Continuing our theme of film-related physics concepts (see the domain wall analogy from V for Vendetta) I recently saw a TV advert for the Mini Countryman which I thought nicely illustrates some of the key ideas of the Many-Worlds interpretation of quantum mechanics .
In this ad, the Minis – together with their occupants – split every time the drivers are faced with a choice about which route to take, leading to large numbers of Minis running amok.
This is the essence of the Many-Worlds interpretation of quantum mechanics which posits that every possible quantum outcome is actually realised. This obviates the need for the non-unitary evolution inherent in the usual view of the collapse of the wavefunction (state vector reduction) but at the expense of a hyper “inefficient” vision of reality as a hugely branched ‘tree’ in which all possibilities actually exist. As an observer living in such a universe the apparent collapse of the wavefunction is merely motion through a specific set of branches of this ‘tree’.
Proposed in 1957 by Hugh Everett, the Many-Worlds interpretation was initially very unpopular, a fact that apparently lead him to leave physics. It has since gained some support among physicists and its distant cousin, the Multiverse, has become popular in attempts to understand the implications of string theory and within the context of the anthropic principle.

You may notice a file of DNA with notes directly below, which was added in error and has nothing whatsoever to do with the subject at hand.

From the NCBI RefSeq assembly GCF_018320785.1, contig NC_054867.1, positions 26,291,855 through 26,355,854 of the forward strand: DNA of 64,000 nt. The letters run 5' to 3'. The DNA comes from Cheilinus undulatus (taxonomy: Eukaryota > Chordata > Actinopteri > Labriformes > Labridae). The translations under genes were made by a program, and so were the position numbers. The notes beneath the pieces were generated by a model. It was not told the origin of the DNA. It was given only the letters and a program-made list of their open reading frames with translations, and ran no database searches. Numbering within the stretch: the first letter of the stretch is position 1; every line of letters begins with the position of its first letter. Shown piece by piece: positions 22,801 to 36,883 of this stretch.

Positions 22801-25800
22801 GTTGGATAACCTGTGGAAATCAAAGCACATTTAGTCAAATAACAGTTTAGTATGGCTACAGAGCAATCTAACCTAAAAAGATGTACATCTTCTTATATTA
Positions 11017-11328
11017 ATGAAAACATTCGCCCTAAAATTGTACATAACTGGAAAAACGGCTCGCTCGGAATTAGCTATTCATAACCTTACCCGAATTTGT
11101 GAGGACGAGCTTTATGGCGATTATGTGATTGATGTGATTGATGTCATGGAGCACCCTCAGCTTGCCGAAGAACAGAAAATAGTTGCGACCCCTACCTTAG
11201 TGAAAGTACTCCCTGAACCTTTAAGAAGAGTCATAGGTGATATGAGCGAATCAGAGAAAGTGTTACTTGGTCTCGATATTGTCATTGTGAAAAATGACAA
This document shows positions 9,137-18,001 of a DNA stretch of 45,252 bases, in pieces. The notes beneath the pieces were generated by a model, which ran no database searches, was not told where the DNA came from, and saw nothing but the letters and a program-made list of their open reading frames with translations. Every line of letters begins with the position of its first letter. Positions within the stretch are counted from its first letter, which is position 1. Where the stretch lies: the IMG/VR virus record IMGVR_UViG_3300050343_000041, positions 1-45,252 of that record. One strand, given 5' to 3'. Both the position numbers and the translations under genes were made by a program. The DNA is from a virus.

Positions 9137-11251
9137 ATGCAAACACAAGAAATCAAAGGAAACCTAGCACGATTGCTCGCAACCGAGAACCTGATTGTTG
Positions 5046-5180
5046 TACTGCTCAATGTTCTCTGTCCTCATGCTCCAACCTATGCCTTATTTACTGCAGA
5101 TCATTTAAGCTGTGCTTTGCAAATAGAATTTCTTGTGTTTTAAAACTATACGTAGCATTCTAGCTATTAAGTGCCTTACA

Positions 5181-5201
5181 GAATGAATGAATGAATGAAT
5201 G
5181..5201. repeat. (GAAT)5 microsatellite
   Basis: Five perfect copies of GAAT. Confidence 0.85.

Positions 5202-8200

The Many-Worlds interpretation has also entered the common unconscious via science fiction and now via television commercials, which of course means that it must be right.
PS. In fact one could also argue that this TV advert is also a nice, albeit imperfect, visualisation of the Feynman path integral approach to quantum mechanics which calculates the probability for a particle to go from point A to point B as a suitable integral over all paths joining A and B . In the advert, point A is the starting point before they reach the statue and point B is the end-point on the ferry, and all the Mini’s in between explore all the possible paths connecting A and B…except that they don’t explore all paths of course. But then again, it is just a TV ad.
PPS. There may also be some appropriate pun based on mini-superspace, the finite-dimensional version of superspace, but I can’t quite find it. If you can, please leave a comment.
 Tegmark, M. (2007). Many lives in many worlds Nature, 448 (7149), 23-24 DOI: 10.1038/448023a
 Christian Grosche (1993). An Introduction into the Feynman Path Integral Lecture given at the graduate college ”Quantenfeldtheorie und deren Anwendung in der Elementarteilchen- und Festkörperphysik”, Universität Leipzig, 16-26 November 1992 arXiv: hep-th/9302097v1